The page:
This latest research by a Japanese academic-industrial collaboration, led by Professor Takao Someya at the University of Tokyo’s Graduate School of Engineering presents a new ultrathin, elastic display that fits snugly on the skin and can show the moving waveform of an electrocardiogram recorded by a breathable, on-skin electrode sensor. Combined with a wireless communication module, this integrated biomedical sensor system called “skin electronics” can transmit biometric data to the cloud.
|Wearable skin electronic biosensors. Credit: 2018 Takao Someya Research Group.|
The new integrated system combines a flexible, deformable display with a lightweight sensor composed of a breathable nanomesh electrode and wireless communication module. Medical data measured by the sensor, such as an electrocardiogram, can either be sent wirelessly to a smartphone for viewing or to the cloud for storage. In the latest research, the display showed a moving electrocardiogram waveform that was stored in memory.
The skin display, developed by a collaboration between researchers at the University of Tokyo’s Graduate School of Engineering and Dai Nippon Printing (DNP), a leading Japanese printing company, consists of a 16 x 24 array of micro LEDs and stretchable wiring mounted on a rubber sheet.
“Our skin display exhibits simple graphics with motion,” says Someya. “Because it is made from thin and soft materials, it can be deformed freely.” The display is stretchable by as much as 45 percent of its original length. It is far more resistant to the wear and tear of stretching than previous wearable displays. It is built on a novel structure that minimizes the stress resulting from stretching on the juncture of hard materials, such as the micro LEDs, and soft materials, like the elastic wiring a leading cause of damage for other models.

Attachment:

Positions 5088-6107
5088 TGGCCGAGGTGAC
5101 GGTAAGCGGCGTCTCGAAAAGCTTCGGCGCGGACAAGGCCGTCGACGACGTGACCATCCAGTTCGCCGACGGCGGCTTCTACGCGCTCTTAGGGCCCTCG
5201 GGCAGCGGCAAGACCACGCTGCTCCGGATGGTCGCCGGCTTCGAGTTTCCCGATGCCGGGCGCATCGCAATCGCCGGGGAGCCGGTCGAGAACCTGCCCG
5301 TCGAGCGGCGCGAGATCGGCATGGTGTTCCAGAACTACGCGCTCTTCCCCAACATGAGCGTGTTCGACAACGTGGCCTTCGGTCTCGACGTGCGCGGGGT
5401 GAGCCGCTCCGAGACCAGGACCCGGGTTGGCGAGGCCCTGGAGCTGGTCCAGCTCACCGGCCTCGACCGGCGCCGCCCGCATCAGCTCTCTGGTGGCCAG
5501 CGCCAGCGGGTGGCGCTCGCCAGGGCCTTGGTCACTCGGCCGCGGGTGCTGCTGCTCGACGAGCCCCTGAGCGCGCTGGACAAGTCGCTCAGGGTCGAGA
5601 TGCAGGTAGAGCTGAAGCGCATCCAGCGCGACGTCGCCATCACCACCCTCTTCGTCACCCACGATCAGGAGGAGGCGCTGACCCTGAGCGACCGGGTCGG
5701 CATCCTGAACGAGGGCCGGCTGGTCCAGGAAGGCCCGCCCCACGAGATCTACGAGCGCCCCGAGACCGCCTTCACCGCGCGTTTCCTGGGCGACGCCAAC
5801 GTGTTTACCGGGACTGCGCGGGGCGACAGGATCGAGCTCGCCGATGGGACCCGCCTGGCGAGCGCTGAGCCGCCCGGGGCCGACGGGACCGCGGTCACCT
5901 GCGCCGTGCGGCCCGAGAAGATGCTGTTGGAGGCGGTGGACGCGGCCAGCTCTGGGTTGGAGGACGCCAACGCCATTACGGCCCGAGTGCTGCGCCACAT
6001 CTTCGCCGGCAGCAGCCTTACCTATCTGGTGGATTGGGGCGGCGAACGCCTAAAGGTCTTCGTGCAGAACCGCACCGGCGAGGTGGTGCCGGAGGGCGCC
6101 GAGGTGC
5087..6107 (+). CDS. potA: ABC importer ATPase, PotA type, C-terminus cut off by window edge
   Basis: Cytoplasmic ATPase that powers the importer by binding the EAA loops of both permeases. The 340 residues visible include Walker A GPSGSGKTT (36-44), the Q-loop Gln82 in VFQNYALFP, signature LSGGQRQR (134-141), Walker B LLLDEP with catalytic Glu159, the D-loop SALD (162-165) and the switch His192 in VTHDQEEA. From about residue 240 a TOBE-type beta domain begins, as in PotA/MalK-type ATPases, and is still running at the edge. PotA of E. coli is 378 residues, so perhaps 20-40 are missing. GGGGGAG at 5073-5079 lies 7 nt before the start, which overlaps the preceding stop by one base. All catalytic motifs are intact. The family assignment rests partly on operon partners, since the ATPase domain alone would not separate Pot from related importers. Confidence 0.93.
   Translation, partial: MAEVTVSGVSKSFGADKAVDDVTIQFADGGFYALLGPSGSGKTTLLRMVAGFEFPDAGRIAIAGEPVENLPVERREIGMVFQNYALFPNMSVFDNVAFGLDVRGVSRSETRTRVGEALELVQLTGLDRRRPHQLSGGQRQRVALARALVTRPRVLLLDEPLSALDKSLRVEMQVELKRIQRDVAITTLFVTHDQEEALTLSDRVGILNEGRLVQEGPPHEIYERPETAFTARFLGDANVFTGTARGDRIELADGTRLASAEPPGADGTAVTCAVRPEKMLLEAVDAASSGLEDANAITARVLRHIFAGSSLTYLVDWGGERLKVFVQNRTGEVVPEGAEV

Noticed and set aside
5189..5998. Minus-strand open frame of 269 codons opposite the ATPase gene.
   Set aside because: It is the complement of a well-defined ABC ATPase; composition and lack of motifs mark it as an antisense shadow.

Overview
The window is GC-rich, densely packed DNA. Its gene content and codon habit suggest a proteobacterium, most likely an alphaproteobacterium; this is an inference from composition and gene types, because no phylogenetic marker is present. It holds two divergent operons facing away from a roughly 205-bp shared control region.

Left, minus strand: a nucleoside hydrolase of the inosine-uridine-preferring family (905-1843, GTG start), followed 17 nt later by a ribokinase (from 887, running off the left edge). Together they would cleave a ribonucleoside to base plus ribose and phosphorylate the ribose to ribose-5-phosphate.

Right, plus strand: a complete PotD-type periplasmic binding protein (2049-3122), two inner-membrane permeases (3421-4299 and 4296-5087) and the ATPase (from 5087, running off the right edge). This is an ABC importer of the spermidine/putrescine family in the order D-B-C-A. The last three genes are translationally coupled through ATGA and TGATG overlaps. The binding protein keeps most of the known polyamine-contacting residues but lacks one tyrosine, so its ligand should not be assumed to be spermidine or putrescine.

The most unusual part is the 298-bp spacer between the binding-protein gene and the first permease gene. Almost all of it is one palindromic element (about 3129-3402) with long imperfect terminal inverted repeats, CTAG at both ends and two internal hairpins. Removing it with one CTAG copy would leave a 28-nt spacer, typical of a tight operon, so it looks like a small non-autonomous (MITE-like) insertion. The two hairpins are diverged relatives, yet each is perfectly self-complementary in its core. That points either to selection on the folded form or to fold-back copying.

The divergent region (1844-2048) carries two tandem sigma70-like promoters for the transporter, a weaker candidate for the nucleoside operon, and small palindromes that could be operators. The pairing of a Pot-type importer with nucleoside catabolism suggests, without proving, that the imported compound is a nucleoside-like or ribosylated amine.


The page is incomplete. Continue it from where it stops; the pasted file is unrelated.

The nanomesh skin sensor can be worn on the skin continuously for a week without causing any inflammation. Although this sensor, developed in an earlier study, was capable of measuring temperature, pressure and myoelectricity (the electrical properties of muscle), it successfully recorded an electrocardiogram for the first time in the latest research.
The researchers applied tried-and-true methods used in the mass production of electronics – specifically, screen printing the silver wiring and mounting the micro LEDs on the rubber sheet with a chip mounter and solder paste commonly used in manufacturing printed circuit boards. DNP is looking to bring the integrated skin display to market within the next three years by improving the reliability of the stretchable devices through optimizing its structure, enhancing the production process for high integration, and overcoming technical challenges such as large-area coverage.
“The current aging society requires user-friendly wearable sensors for monitoring patient vitals in order to reduce the burden on patients and family members providing nursing care,” says Someya. “Our system could serve as one of the long-awaited solutions to fulfill this need, which will ultimately lead to improving the quality of life for many.”
Adapted from press release by the University of Tokyo.
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